Epithelioid hemangioendothelioma

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Epithelioid Hemangioendothelioma
Epithelioid hemangioendothelioma.jpg
Micrograph of an epithelioid hemangioendothelioma of the liver.
Classification and external resources
ICD-O M9133/
DiseasesDB 34264
MeSH D000230

Epithelioid hemangioendothelioma (eHAE) is a rare tumor, first characterized by Sharon Weiss and Franz Enzinger that both clinically and histologically is intermediate between angiosarcoma and hemangioma. Some now refer to it as low grade epithelioid angiosarcoma. It typically occurs in the 20 - 40 age range with no sex predilection, although the overall age range involved is much broader. It has an indolent course, some have survived for decades with multi-organ disease.[1]:601 Before their description the tumor had been reported under a variety of other names, including histiocytoid hemangioendothelioma, intravascular bronchoalveolar tumor (in the lung), and sclerosing cholangiocarcinoma (in the liver). In the lung and liver, common sites of metastatic tumor, it was most likely to be confused with carcinoma (tumor with epithelial differentiation), a far more common type of tumor.

It is a vascular cancer in the lining (intima) of blood vessels, originally described most commonly in the veins of the extremities (arms and legs) and two organs, the liver and lungs. It has since been described in organs throughout the body. In addition to liver and lungs, bones and skin have been the most frequent organs.

Genetics[edit]

The cytogenetics of eHAE are not well characterized, as yet: t(1;3)(p36.3;q25) and a small supernumerary marker chromosome involving 22qll have been described in some patients.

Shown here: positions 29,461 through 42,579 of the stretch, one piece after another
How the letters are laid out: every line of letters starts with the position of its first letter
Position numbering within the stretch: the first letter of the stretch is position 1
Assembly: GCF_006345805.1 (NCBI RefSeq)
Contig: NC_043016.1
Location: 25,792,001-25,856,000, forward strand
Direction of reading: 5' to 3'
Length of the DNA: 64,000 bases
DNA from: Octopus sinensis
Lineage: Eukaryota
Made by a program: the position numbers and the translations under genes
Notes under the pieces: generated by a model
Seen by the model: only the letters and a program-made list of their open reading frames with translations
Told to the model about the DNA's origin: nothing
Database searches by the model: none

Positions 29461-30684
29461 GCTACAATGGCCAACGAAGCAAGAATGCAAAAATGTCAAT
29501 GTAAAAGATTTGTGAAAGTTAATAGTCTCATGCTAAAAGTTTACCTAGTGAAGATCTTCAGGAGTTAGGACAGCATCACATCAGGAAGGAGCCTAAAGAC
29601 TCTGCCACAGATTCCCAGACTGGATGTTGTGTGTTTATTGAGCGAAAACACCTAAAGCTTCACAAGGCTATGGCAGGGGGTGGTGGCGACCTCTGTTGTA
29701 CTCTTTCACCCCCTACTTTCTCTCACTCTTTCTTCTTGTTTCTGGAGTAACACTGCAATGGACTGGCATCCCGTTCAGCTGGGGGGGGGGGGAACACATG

Epidemiology[edit]

It is so rare that only 0.01 percent of the cancer population has it and it affects about 1 person in every 1,000,000 worldwide.[2] Around 20 cases are diagnosed in America every year - the cause is unknown.[3] It is unresponsive to any known strain of chemotherapy, making treatment very difficult.

Prognosis[edit]

Although Epithelioid Hemangioendothelioma typically presents as a low grade tumour occasionally eHAE presents as high grade and more aggressive. eHAE presenting in the pleura, for example, is associated with a much more aggressive and hard to treat course.[4] There is no standard chemotherapy treatment for eHAE at current but success with drugs such as Interferon, Paclitaxel, MAID, Thalidomide and Doxurubicin have been reported.

People with eHAE[edit]

There is a Facebook site set up for people with EHE.[5] There is also a Registry for patients to enter their medical history.[6] CRAVAT Center for Research and Analysis of VAscular Tumors is a website for the EHE community. [7] In 2003 photographer and actress Kris Carr was diagnosed with a stable and low grade version of eHAE. Carr has become a success as a 'Wellness Warrior' advocating a vegan lifestyle as a way to avoid and stabilize disease.[8]

See also[edit]

References[edit]